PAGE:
Washington -- In a ceremony symbolizing hope at the U.S. Holocaust Memorial Museum February 13, Bulgarian President Zhelyu Zhelev received a plaque in gratitude to the Bulgarian people for their not widely known successful attempt to save most of the country's Jewish population from being murdered by the Nazis.
Miles Lerman, chairman of the U.S Holocaust Memorial Council, gave Zhelev a plaque in tribute to the many Bulgarians, who, he said, saved 85 percent of Bulgarian Jews from the Nazi genocide. "The people of Bulgaria had the courage to resist evil," he said.
A photograph of the museum adorned the plaque above an inscription, which read: "In recognition of the people of Bulgaria who prevented the deportation of Bulgarian Jews to the Nazi death camps."
Zhelev said he was "overwhelmed by emotion" and recalled his visit to the museum on the occasion of its dedication, when President Clinton spoke of the meaning of this special place.
"Humanity must always remember the Holocaust; thousands of innocent, young souls; victims of genocide," Zhelev said. Everyone must learn well "the cruel lessons of the terror," he added.
Despite the efforts of some Bulgarian fascists, Zhelev said that, fortunately, in Bulgaria the story was not as bleak as elsewhere in occupied Europe. Most Bulgarian Jews were saved from the death camps, which, he said, is "one of the least read pages" in history.
That most of Bulgaria's Jews "were fortunate to miss the trains that went to the death camps from all over occupied Europe" is due "to the brilliant manifestation of human solidarity" of those Bulgarians who said "no" to racism, anti-Semitism, and genocide, he said. "Close to 50,000 Jews -- Bulgarian citizens -- did survive," he added.
"The skies of Europe were darkened with heartlessness and indifference" a half century ago, Lerman said. But there was another category of people -- the rescuers. "These were the people who had God in their hearts, people who chose to stand up and be counted," he added.
"These acts of noble behavior light up the horizon of the darkened skies of Europe and saved the face of humanity. The people of Bulgaria belong to this special class," Lerman continued.
Although Bulgaria had its fascists, as every country in Europe did, "the majority of Bulgarian people -- the poets, the lawyers, the journalists, the leaders of the Synod and clergymen led by Dimetri Peshev, vice president of Bulgaria -- did all they could to save their Jewish neighbors," Lerman said.
"So, tonight," Lerman concluded, "we will not speak of Jews murdered. Instead, we will speak of Jews rescued. We will be paying tribute to the people of Bulgaria who refused to accept the orders of the Nazi invaders."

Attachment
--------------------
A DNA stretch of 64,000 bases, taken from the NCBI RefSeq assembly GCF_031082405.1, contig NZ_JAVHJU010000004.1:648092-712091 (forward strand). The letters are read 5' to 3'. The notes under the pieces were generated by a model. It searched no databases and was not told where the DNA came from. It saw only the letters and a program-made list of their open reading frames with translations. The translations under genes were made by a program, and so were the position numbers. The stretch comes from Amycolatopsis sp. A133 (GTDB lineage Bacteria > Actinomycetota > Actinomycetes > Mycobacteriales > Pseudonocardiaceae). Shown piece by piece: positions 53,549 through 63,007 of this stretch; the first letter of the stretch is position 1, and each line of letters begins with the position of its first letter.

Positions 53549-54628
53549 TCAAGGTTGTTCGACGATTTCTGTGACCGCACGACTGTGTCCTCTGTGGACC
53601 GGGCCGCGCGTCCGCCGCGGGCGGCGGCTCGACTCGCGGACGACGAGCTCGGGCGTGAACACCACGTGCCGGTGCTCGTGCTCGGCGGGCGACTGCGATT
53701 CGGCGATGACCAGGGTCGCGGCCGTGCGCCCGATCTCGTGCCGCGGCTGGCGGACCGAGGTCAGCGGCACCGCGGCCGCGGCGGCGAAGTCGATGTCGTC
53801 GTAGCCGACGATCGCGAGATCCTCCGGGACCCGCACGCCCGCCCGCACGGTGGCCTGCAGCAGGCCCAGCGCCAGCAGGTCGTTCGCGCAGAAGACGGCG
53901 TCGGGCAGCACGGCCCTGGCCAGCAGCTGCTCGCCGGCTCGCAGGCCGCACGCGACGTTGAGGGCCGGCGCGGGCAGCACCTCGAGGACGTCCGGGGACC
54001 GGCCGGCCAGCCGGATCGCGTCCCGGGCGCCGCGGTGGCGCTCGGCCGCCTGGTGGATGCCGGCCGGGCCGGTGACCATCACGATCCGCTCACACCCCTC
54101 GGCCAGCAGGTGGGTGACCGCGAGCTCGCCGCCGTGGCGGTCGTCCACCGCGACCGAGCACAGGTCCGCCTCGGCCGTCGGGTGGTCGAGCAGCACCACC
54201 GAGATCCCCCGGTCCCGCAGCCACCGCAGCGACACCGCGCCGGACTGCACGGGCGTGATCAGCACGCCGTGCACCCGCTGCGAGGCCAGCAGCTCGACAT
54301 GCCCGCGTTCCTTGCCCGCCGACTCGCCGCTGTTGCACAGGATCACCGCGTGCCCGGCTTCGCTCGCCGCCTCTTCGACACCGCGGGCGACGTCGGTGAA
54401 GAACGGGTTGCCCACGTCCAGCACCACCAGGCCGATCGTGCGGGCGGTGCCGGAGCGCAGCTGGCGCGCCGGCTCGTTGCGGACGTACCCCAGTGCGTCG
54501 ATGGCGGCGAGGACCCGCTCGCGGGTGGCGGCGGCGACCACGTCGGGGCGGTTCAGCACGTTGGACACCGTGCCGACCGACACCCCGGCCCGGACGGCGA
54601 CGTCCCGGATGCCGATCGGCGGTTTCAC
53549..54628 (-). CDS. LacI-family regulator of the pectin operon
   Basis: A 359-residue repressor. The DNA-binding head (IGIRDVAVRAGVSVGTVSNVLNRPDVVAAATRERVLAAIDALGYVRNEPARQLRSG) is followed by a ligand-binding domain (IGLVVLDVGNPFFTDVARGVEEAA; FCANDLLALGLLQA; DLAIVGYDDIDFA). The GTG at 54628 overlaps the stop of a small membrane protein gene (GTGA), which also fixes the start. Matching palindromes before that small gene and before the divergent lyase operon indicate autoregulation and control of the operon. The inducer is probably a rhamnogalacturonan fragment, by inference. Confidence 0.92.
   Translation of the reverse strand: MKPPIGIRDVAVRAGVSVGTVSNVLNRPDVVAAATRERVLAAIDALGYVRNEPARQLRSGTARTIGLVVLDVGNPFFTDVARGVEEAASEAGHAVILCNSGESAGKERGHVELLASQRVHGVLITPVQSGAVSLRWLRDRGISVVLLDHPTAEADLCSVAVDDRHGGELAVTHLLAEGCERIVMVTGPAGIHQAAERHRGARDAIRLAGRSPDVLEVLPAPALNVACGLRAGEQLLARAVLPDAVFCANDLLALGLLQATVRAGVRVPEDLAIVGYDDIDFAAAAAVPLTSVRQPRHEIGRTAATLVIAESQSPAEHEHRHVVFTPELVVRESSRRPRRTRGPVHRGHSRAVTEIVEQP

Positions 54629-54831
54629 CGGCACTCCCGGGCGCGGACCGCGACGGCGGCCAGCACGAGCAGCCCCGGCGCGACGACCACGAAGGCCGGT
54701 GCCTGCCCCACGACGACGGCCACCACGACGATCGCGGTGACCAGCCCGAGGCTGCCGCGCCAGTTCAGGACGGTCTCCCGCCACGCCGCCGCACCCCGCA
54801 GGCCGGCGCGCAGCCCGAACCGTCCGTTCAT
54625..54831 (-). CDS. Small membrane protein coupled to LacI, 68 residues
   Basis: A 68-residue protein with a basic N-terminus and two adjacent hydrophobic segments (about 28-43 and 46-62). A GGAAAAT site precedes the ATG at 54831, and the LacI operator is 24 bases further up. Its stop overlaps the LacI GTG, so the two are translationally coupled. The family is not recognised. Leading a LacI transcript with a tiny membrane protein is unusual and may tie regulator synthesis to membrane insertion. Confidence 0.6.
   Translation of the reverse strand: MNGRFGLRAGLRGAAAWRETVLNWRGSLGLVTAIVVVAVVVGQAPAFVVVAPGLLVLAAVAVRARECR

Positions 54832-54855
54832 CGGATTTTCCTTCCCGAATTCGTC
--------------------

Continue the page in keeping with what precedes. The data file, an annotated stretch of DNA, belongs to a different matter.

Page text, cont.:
Prior to the remarks, President Zhelev laid a wreath and paused in a moment of silence in memory of the millions of Jews, and others, from all over Europe, who did not survive.
Here is a short report on President Zhelev's appearance at the Holocaust Museum in Washington yesterday evening.
I estimate that between 300 and 400 people attended this ceremony to mark the saving of the Bulgarian Jews during the Second World War. In the audience was Justice Stephen Breyer of the Supreme Court.
The program began with President Zhelev's placing a wreath on the Holocaust Memorial. After this, the audience assembled in the Museum auditorium. The representative of the Museum stated that three groups of people participated in the Holocaust: the killers, the victims, and the bystanders. However, there was also a special group, the rescuers, that deserve to be honored. Like other countries Bulgaria had its killers (Belev of the office of Jewish affairs), victims (the Jews of Aegean Thrace and Vardar Macedonia), and bystanders. But it also had its rescuers, and these in no small number. The courageous acts of Peshev and Metropolitan Stefan were specefically mentioned.
President Zhelev was then given a picture of the Holocaust Museum to which was attached a plaque recognizing the contribution of the Bulgarian people to saving their Jewish fellow citizens. In his remarks President Zhelev expressed sorrow for the murder of the Jews of the occupied territories, and act "that was not without the complicity of high government officials and the court." And he called attention to the opposition to the deportation orders by a broad spectrum of Bulgarians: intellectuals, politicians, writers, clergy. He also credited a tradition of toleration that exists in Bulgaria that was shown not only during the Holocaust, but by the acceptance of Armenian refugees from Turkish persecution and by the peaceful relations that long prevailed in some parts of the country between Bulgarians and ethnic Turks. The last was marred by the "Communist insanity" of the revival campaign, which sought to prolong the regime by sowing the seeds of ethnic hatred. This, however, was an aberration hostile to Bulgaria's tolerant spirit.
The president thanked the Museum for its gift and promised to display it prominently in Bulgaria.
President Zhelev received a standing ovation upon the conclusion of his remarks.
More documents on the saving of Bulgarian Jews during WW II are available here.